Buck Converter Normalization in a dsPIC Power Converter

Last modified by Microchip on 2024/02/16 08:26

All the control and support operations are performed inside the dsPIC® Digital Signal Controller (DSC). All analog inputs are converted to numbers by the Analog-to-Digital Converter (ADC), while all constants or parameters are numbers stored in the system.

Care must be used in using these numbers. The dsPIC performs high-resolution computation at high speed, taking advantage of the Digital Signal Processor (DSP) engine. Since the dsPIC is a fixed point unit, you must be sure that the numbers never become too big or too small, are always within meaningful limits, and operate in such a way as to always keep the maximum resolution possible.

Whenever a value is truncated, resulting in dropped bits, a noise source is added to the computations. Theoretical analysis of these error sources and how they interfere with each other is possible, but it is quite complex and beyond the scope of this article.


When using x.y format, numbers may be signed. For signed numbers the MSB bit in the x part is used as the sign, leaving x-1 bits to represent the number's absolute value (i.e., a 16-bit signed value now contains 15 bits of range). Listed below are the factors that must be considered with numerical operations in the dsPIC:

  • dsPIC DSC registers are 16-bit wide.
  • Accumulators are 40-bit wide.
  • Numbers are always considered to be in the format x.y, where x is the number of bits reserved for the integer part and y is the number of bits reserved for the decimal part.
  • For general purpose registers x + y = 16-bit, for accumulators x + y = 40-bit.
  • Proportional-Integral-Derivative (PID) coefficients are in the format 8.8.
  • Values from the ADC are integers in the format [16.0].
  • All peripheral registers are also integers.

Considering the PID implemented with MAC operations, two concepts must be understood:

  • When multiplying two 16-bit numbers, the result is a 32-bit number.
  • When adding two 32-bit numbers, the result may need more than 32 bits in order to maintain the sign.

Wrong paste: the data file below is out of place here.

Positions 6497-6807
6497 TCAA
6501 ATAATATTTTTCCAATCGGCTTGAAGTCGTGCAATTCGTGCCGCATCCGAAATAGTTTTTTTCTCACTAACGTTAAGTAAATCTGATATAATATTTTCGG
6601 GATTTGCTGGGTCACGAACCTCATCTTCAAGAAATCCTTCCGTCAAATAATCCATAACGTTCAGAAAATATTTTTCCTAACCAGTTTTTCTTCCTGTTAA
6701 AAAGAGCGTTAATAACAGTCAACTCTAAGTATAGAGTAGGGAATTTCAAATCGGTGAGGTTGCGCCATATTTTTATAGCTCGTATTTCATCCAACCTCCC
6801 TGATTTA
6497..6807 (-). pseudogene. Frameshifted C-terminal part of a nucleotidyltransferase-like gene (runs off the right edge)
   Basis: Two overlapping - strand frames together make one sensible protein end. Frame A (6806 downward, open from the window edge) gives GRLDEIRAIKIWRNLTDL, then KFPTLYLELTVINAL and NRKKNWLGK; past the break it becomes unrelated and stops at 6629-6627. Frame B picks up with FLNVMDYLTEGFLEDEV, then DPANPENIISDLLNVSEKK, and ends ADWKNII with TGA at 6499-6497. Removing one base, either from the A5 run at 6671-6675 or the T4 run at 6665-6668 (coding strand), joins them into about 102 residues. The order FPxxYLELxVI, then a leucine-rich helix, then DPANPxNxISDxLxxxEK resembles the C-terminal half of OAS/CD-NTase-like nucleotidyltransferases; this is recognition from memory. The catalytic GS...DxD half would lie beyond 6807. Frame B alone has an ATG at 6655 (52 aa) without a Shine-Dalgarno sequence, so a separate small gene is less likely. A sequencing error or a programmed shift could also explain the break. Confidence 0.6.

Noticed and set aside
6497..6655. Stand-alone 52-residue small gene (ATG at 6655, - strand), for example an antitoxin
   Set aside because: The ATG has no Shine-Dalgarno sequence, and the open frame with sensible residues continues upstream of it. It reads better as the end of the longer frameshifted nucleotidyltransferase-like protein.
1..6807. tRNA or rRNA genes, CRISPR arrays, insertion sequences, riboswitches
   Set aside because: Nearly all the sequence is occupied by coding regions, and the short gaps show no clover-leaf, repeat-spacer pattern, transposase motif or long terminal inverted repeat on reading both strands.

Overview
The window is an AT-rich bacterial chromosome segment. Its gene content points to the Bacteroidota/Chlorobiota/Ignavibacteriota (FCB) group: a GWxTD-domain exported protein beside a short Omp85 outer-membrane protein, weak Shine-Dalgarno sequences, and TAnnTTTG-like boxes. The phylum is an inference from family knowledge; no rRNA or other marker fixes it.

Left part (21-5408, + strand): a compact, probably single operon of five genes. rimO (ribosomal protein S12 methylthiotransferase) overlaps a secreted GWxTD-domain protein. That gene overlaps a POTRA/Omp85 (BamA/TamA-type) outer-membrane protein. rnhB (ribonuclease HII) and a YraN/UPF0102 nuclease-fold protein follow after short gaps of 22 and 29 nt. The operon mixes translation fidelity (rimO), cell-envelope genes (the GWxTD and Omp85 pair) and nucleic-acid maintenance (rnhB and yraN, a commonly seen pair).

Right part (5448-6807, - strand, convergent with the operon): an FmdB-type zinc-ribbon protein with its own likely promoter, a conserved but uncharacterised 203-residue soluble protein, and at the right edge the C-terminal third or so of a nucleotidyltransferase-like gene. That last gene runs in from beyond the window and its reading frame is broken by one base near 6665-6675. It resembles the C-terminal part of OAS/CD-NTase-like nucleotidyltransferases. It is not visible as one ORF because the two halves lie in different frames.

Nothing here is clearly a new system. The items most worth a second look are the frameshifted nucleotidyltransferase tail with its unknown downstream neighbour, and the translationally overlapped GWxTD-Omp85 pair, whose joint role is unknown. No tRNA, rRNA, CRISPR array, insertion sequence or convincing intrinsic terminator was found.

In multiplying two numbers of any format, we do not have to take care of the position of the decimal point. When adding two numbers, we must ensure that the decimal points are aligned.

Computations are performed in order to always reserve the minimum number of bits required to store the integer part. This allows you to keep as many bits as possible in the decimal part. Intermediate results are often scaled to fulfill the requirements.

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Normalization in the Voltage Mode Control Loop

Below is a description of how normalization works in the Voltage mode control loop, illustrated in the block diagram.

  1. The number generated by the ADC, representing the input voltage, is an integer and has a format [16.0]. Note that the ADC is a 10-bit unit, so only the 10-bits will be used.
  2. The ADC output is multiplied by a factor representing the reverse of the resistor divider used in hardware. This increases the dynamic range of the numbers used. The factor has a format [5.11] because its maximum value is less than 32.
  3. The result of the product will have the format [16.0] * [5.11] = [21.11].
  4. The result of the previous multiplication must be subtracted from the reference voltage, which is represented by an integer number in the format [16.0]. In order to perform the subtraction, the result of the previous multiplication has to be processed and reduced in the same format. The number is then shifted left by 5 bits and the H part of the accumulator is considered.
  5. The result of the subtraction has [16.0] format
  6. The PID coefficients have a [8.8] format.
  7. The MAC operations provide a result that has a [24.8] format.
  8. Since this number represents the duty cycle, it must be stored in the 16-bit register of the duty cycle. The number must then be shifted left by 8 bits.

Normalizing a Buck converter schematic

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